Customer support works on a reactive model where complaints are registered and resolved.
Customer success, however, focuses on proactively creating awareness about your product through education programs, tutorials, guides, and interactive training.
A great example of this is Canva, a design tool that lets users create attractive images for social media and blogs.
Instead of telling users how to effectively use their tool, Canva shows them some of its core functions in a 23-second video tutorial.
Another great example is how GetResponse, a leading email marketing solution, not just helps users send effective emails, but also trains them on building email lists, creating great landing pages, creating effective subject lines, writing irresistible content, and using calls to action for higher conversions.
The objective is to help users get the maximum business value from their tool. This simple, but extremely effective, approach sets customers up for success from the day they sign up.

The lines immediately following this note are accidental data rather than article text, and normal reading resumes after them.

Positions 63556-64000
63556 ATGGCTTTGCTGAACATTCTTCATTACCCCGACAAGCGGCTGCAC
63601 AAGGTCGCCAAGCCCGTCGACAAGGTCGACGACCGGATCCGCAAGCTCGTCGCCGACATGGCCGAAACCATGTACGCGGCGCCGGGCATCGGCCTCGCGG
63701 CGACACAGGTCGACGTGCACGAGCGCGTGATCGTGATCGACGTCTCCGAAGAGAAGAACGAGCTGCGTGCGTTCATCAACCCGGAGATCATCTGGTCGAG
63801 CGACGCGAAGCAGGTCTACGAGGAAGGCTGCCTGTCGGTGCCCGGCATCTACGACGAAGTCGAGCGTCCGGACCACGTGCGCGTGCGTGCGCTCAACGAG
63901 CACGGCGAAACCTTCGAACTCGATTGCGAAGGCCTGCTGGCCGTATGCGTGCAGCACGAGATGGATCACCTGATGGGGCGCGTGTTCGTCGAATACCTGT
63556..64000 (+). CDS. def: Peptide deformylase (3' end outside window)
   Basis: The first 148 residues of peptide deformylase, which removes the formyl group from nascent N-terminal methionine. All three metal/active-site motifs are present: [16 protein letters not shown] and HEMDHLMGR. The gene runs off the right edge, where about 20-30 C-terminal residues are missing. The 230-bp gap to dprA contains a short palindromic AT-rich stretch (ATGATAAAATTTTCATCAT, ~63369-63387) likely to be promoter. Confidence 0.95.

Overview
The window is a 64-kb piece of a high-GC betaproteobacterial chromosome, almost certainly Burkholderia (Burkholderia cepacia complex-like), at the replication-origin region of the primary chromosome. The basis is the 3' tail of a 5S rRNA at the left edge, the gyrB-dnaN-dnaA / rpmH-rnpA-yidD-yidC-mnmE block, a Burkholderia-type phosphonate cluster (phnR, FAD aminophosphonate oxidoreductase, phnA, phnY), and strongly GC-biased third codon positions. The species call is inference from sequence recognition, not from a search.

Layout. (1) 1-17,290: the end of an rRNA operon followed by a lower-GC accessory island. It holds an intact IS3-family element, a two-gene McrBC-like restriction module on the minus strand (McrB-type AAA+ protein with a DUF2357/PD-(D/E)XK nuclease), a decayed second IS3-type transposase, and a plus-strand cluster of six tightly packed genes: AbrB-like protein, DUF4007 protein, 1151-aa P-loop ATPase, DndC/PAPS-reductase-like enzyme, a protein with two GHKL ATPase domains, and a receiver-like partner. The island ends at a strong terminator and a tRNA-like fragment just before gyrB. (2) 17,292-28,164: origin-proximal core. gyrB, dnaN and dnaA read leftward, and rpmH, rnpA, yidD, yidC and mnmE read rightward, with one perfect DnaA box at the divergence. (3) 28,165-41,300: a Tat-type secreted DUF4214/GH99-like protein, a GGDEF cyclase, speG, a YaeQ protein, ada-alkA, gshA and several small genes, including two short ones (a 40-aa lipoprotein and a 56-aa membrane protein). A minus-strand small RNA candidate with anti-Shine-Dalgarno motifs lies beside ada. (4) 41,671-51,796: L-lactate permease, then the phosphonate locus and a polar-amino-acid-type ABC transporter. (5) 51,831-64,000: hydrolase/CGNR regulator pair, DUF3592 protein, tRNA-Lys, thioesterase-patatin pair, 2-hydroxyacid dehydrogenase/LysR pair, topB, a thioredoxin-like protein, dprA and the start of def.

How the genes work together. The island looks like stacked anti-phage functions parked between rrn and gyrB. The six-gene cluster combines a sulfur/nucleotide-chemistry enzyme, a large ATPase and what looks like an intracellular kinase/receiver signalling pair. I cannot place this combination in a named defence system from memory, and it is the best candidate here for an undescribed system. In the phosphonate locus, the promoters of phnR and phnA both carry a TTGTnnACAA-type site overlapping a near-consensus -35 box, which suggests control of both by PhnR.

5. Developing customer success advocates in your company
Organizations with a culture of customer success have dedicated customer success managers (CSMs) who’re responsible for protecting the interests of the customers and ensuring that they’re getting value from the product.
They are customer advocates who’re closely connected with individual clients and understand what they need in order to be successful.
At the same time, they ensure that the customer remains viable for your company as well. Because if you’re not successful, you won’t be able to help your customer succeed.
By hiring customer success managers, you develop an internal accountability system that always keeps you on your toes, and focused on your customer’s business goals.
6. Forecasting customer troubles early
As opposed to traditional support, a company focused on customer success forecasts the potential difficulties and troubles that a particular customer is likely to face while using their product.
You can do this by using past customer data, existing trends and by developing triggers based on customer patterns. You could monitor their activity on your platform, and identify proactively if they need help.
Mitigating risks even before they arise can lead to a much more pleasant customer experience that makes a lasting impact.
However, there will always be times when a customer faces a unique challenge. In such cases, your standard helpdesk and support functions should prove sufficient.